Phoenix Hotel

The Phoenix Hotel was located in Rison (Cleveland County). The two-story red-brick building was located on Main Street and was the largest commercial building in the city. Constructed in 1913, the building was added to the National Register of Historic Places on October 4, 2002. After years of neglect, the building was demolished by the City of Rison in August 2014. Incorporated in 1890, Rison served as a hub for the timber industry in southern Arkansas. Workers flocked to the area to work in sawmills and other timber-related industries, as well as on the railroad. Several hotels served the area before the construction of the Phoenix Hotel. The White Hotel, named for early owner John White, began operations in the …

Physical Education Building (Arkansas Tech University)

aka: Techionery Building
The Physical Education Building, located at 1502 North El Paso Street on the Arkansas Tech University campus in Russellville (Pope County), is a two-story brick building designed in the Classical Revival style of architecture and built in 1937 with assistance from the Public Works Administration (PWA), a Depression-era federal relief agency. It was listed on the National Register of Historic Places on September 10, 1992. Arkansas Polytechnic College (which later became Arkansas Tech University) had seventeen major buildings, including several dormitories that the U.S. Office of Education deemed “unfit for human habitation,” at the time Joseph W. Hull became the college’s eighth president in January 1932 and embarked on a major building campaign. The college received $135,000 from the PWA …

Piggott Post Office

The Piggott Post Office at 119 North Third Street in Piggott (Clay County) is a one-story, brick-masonry building constructed in 1937–38 and featuring a mural created through the U.S. Treasury Department’s Section of Painting and Sculpture (later renamed the Section of Fine Arts), a Depression-era stimulus project that promoted public art. The post office was listed on the National Register of Historic Places on August 14, 1998. Little documentation exists regarding the building of the Piggott Post Office, but by the time construction on the new Piggott Post Office was three-quarters complete on November 1, 1937, the Section decided to seek permission to commission a mural for the building. According to a December 17, 1937, memo from the Section to …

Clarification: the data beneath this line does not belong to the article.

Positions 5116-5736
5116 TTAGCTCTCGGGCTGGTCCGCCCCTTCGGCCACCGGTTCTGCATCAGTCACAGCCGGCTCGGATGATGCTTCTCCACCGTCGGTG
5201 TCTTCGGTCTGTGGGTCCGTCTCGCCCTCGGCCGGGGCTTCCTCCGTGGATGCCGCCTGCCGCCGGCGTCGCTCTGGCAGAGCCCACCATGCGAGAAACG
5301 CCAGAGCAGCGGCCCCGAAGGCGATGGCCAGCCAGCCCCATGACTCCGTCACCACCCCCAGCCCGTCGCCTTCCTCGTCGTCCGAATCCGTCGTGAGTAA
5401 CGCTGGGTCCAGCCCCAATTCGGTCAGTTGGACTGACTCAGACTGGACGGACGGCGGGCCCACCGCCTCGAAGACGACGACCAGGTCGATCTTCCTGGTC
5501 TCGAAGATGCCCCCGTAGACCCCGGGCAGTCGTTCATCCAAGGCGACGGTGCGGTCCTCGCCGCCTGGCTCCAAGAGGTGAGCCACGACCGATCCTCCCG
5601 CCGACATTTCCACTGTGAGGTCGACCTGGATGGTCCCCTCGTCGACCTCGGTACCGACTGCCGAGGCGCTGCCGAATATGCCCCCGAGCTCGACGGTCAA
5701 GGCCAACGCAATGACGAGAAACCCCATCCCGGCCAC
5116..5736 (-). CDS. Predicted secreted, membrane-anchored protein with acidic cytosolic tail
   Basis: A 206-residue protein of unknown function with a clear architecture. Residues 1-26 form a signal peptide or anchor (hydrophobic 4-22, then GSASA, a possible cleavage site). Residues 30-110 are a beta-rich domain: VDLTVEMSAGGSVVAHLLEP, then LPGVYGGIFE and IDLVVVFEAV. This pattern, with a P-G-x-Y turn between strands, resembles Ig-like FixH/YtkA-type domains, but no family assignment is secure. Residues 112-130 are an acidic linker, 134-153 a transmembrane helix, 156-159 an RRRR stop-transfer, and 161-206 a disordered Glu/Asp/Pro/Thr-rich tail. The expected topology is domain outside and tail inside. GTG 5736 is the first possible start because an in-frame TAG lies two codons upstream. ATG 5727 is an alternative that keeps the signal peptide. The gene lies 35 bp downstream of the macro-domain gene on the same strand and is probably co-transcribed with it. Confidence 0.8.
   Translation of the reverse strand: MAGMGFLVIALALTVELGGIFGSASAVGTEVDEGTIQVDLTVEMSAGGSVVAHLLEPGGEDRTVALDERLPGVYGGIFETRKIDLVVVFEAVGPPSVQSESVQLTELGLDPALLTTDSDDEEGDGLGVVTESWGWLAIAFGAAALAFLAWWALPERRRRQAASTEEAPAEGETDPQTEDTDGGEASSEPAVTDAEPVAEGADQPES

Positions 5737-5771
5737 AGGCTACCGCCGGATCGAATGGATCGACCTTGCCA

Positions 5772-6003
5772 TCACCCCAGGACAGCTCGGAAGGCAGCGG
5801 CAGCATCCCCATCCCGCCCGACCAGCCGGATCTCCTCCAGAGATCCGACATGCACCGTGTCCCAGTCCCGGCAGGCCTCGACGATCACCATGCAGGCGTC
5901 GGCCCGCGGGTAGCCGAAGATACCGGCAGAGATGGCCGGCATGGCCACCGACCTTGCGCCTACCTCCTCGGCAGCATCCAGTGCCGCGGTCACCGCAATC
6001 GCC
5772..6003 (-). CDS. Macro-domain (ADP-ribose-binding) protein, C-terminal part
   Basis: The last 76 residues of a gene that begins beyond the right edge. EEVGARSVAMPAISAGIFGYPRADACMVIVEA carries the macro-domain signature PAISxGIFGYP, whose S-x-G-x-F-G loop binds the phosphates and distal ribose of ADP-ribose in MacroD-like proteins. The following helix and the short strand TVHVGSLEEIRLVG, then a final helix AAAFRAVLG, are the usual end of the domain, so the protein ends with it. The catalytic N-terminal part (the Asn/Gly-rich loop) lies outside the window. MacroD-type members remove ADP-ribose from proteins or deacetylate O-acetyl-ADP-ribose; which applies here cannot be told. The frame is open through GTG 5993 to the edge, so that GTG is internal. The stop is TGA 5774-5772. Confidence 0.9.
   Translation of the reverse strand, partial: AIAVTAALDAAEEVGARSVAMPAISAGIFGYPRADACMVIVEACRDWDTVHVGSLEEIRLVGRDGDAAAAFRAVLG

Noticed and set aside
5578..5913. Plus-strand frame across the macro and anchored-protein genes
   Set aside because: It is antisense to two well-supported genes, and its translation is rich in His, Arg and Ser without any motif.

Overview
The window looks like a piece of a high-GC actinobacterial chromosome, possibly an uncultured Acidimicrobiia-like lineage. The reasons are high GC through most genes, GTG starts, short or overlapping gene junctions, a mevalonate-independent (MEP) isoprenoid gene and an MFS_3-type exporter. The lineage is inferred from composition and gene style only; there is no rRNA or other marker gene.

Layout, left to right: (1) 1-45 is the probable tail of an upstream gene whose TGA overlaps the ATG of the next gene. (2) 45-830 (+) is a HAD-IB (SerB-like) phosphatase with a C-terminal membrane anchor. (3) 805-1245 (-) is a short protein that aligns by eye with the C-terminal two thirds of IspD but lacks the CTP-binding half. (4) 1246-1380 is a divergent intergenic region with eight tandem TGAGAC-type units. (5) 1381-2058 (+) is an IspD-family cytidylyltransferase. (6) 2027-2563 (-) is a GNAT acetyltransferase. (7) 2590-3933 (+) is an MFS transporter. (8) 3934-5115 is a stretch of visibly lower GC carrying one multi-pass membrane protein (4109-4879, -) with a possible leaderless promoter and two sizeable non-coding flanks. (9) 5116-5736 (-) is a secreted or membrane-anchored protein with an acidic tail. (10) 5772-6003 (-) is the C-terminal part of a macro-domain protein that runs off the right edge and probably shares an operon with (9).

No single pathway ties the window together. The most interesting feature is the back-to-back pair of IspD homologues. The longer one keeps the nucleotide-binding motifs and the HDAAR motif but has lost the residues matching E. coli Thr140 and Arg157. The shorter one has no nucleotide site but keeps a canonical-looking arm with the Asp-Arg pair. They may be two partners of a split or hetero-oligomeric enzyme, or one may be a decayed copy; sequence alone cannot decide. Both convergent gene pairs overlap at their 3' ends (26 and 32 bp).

Pike County Courthouse

The Pike County Courthouse is located on Courthouse Square in the heart of downtown Murfreesboro (Pike County). It is situated along Highway 27 and is at the crossroads of the city. The Arkansas Historic Preservation Program recognizes the three-story building as architecturally and historically significant as the finest example of an Art Deco structure in Pike County. It was added to the National Register of Historic Places on October 16, 1986. The current Pike County Courthouse is the fourth to stand on the site. According to a historical marker on the courthouse lawn, the first was a log structure. It was built in 1836, the year of Arkansas’s admittance into statehood, and served county affairs until a fire destroyed it …

Pike-Fletcher-Terry House

aka: Arkansas Arts Center Terry House Community Gallery
The Pike-Fletcher-Terry House, located at 411 East 7th Street in the MacArthur Park Historic District of Little Rock (Pulaski County), has been widely recognized as an architectural landmark since its construction in 1840. It has housed several prominent Arkansas families and served as a school and museum. It also was the meeting place for the Women’s Emergency Committee to Open Our Schools (WEC) during the aftermath of the desegregation of Little Rock Central High School in 1957. Although the house was remodeled several times, it retains much of its original Greek Revival character. The Pike-Fletcher-Terry house was listed on the National Register of Historic Places on August 21, 1972. The builder of the house, Albert Pike, came to Arkansas from New …

Pillow-Thompson House

aka: Jerome Bonaparte Pillow House
The Pillow-Thompson House is a Queen Anne–style house in Helena-West Helena (Phillips County). Constructed in 1896 by Jerome Bonaparte Pillow, it was added to the National Register of Historic Places on May 7, 1973. It is also known as the Jerome Bonaparte Pillow House. Designed by George Barber, the house is the only Victorian home in the state with full-wood construction with the exception of the fireplaces and foundation. The house faces south and has two stories with several towers, turrets, and dormer windows. The house is very ornate with an irregular shape. The front of the house has a veranda that extends around the east side of the home with another small porch located on the west side of …